When I have a bit of time and space to myself, like when I’m driving to and from the barn, walking my dog, after training sessions with my horses or teaching students, I often ponder horse and life philosophies that arise in my heart and mind. I’ll attempt to share some of them here.

February 22nd, 2020

Steve and I recently made a trip to Florida to visit the Naples Zoo which was a wonderful experience, as we were given a private, behind-the-scenes tour of the zoo, but more importantly, we got to witness two of the zookeepers working on one of the giraffe’s feet. Giraffe’s feet are much like horse’s feet, but in stead of a frog they have a gap, splitting the foot in two. So the hoof care side of things if very similar to horse hoof care. But the big difference was the way the giraffe are trained and handled. It’s zoo policy to only train giraffe with positive reinforcement. And when I say this, I mean REALLY only positive reinforcement, i.e. not even moving one’s own body towards the giraffe to get them to step back. To me, this was both fascinating, but also a little disappointing. As you can imagine, with only positive reinforcement, the trainer is limited to using a target, treats, and commands that have been taught to the giraffe by capturing their offered behavior. Needless to say, this training has taken a long time, and the outcome in one trimming/training session is somewhat unpredictable, as the handlers make sure that the giraffe do not get stressed, and the giraffe is free to leave at any point in time. It was fascinating to watch the trainer, who was on a platform at giraffe-head height communicate with the trimmer below in order to set the giraffe up in the right position, moving his foot on a block and curling it over to expose the bottom of his foot. I have the utmost respect for both giraffe keepers for their diligence and patience to achieve this. They have made a real difference to the wellbeing of these animals, and the feet are much improved since they started to work on them in this way. Being a horse trainer and hoof care provider, this way of handling animals strikes my as being extremely one-sided, with a lack of a real relationship with the animals. This works well for wild zoo animals, as the aim with them is to allow them to live as naturally as possible. But if I were to apply these ideas or methods to horse training or trimming, I would not get very far and would certainly not be able to make a living as I do.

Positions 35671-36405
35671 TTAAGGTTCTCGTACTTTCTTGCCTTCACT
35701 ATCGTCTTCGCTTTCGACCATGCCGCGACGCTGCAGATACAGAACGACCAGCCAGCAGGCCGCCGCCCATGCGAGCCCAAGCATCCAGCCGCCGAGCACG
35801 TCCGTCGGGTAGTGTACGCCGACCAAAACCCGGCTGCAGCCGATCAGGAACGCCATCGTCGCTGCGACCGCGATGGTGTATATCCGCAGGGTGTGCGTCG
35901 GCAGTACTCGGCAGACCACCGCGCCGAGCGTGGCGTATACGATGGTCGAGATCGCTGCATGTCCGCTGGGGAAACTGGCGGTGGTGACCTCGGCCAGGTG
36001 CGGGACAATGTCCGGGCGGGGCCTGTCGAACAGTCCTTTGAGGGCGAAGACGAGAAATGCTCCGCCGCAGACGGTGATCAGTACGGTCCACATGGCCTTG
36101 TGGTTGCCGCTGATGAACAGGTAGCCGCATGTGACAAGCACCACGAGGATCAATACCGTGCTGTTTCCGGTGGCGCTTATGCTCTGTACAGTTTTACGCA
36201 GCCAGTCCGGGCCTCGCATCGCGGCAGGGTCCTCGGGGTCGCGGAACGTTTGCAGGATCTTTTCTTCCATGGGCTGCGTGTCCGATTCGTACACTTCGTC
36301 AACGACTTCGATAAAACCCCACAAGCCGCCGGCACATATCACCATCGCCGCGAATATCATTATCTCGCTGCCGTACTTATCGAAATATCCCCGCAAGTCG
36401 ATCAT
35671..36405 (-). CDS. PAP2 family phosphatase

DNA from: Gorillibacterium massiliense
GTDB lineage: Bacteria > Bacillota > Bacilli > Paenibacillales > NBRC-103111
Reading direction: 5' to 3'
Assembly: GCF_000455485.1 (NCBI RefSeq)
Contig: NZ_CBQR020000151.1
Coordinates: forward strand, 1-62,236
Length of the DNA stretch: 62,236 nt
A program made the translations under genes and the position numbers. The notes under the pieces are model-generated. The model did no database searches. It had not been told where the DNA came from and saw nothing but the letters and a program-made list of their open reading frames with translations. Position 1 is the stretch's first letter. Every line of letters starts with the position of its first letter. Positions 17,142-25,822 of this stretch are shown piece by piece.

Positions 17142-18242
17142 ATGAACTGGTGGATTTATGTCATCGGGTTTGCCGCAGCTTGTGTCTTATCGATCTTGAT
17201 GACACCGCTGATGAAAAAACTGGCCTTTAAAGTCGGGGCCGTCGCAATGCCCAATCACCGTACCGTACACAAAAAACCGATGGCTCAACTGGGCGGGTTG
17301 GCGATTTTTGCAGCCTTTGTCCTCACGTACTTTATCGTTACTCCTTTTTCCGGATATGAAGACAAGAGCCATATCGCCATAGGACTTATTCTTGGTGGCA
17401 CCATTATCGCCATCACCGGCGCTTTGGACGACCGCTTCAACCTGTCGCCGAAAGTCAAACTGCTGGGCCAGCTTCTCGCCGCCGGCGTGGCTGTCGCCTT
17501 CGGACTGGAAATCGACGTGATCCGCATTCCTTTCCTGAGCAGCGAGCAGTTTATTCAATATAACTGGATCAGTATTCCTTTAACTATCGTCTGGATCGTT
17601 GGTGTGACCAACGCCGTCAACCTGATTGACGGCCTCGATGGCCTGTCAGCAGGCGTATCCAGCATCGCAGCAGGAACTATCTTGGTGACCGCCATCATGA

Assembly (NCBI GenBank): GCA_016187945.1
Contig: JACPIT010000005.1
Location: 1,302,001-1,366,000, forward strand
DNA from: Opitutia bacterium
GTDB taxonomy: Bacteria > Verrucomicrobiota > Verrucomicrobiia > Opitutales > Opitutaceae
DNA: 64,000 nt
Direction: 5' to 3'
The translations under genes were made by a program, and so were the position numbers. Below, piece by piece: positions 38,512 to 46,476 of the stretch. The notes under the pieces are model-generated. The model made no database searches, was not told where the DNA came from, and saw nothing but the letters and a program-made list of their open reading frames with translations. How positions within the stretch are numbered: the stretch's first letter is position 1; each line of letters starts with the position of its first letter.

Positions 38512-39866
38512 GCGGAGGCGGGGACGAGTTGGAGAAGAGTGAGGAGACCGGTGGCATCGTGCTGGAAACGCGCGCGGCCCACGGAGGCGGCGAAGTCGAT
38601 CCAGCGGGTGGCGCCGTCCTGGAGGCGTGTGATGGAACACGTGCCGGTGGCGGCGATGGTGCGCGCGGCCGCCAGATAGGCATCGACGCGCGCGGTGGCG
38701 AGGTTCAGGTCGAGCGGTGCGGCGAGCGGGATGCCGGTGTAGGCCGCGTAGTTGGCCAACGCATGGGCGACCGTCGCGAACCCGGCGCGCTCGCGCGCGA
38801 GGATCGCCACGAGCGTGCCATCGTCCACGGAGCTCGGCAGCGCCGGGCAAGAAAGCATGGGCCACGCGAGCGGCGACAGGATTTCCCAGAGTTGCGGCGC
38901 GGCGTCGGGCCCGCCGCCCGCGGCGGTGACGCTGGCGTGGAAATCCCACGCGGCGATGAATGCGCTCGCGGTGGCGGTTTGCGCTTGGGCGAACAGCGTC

This made me realize just how one-sided “positive-reinforcement-only” training is, as literally ALL the compromise is on one side, the human side. The human doesn’t get to say “here, just try a little more and see if you can do it”, the human doesn’t get to say “I know what I’m asking of you is hard, but trust me, I’ll take care of you as you try”, but instead, as soon as the animal leaves the comfort zone, the training basically ends. So I have to say, I love my toolbox of +r, -r, +p, and -p as it gives me so many ways of explaining and asking more precisely rather than waiting and hoping. I love guiding a horse through an exercise that he thinks he cannot do and see his lightbulb moment happen when he realizes that he can, and that moment of pride and satisfaction that comes right after it. Animals communicate with negative reinforcement, so they understand it extremely well. It is us, humans, who need to use it wisely, politely and clearly.